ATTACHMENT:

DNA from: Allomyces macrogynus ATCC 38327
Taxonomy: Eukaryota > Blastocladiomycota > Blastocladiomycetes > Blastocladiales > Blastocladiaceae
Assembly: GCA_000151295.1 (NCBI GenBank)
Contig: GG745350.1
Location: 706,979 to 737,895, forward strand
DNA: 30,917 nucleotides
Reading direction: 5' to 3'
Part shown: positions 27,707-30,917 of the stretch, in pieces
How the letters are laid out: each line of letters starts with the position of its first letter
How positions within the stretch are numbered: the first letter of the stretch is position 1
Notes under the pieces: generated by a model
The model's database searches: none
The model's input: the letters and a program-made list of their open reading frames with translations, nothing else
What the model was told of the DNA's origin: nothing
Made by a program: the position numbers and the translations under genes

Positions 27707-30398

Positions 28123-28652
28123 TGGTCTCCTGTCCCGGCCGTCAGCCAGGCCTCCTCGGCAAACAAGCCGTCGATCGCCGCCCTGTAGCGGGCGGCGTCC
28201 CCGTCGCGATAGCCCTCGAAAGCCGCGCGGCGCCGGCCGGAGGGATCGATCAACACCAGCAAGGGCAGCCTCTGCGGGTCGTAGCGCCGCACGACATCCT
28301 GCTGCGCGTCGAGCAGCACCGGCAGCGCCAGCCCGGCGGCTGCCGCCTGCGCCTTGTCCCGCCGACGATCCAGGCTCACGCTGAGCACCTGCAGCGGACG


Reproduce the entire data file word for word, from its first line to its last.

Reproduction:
DNA from: Allomyces macrogynus ATCC 38327
Taxonomy: Eukaryota > Blastocladiomycota > Blastocladiomycetes > Blastocladiales > Blastocladiaceae
Assembly: GCA_000151295.1 (NCBI GenBank)
Contig: GG745350.1
Location: 706,979 to 737,895, forward strand
DNA: 30,917 nucleotides
Reading direction: 5' to 3'
Part shown: positions 27,707-30,917 of the stretch, in pieces
How the letters are laid out: each line of letters starts with the position of its first letter
How positions within the stretch are numbered: the first letter of the stretch is position 1
Notes under the pieces: generated by a model
The model's database searches: none
The model's input: the letters and a program-made list of their open reading frames with translations, nothing else
What the model was told of the DNA's origin: nothing
Made by a program: the position numbers and the translations under genes

Positions 27707-30398

Positions 28123-28652
28123 TGGTCTCCTGTCCCGGCCGTCAGCCAGGCCTCCTCGGCAAACAAGCCGTCGATCGCCGCCCTGTAGCGGGCGGCGTCC
28201 CCGTCGCGATAGCCCTCGAAAGCCGCGCGGCGCCGGCCGGAGGGATCGATCAACACCAGCAAGGGCAGCCTCTGCGGGTCGTAGCGCCGCACGACATCCT
28301 GCTGCGCGTCGAGCAGCACCGGCAGCGCCAGCCCGGCGGCTGCCGCCTGCGCCTTGTCCCGCCGACGATCCAGGCTCACGCTGAGCACCTGCAGCGGACG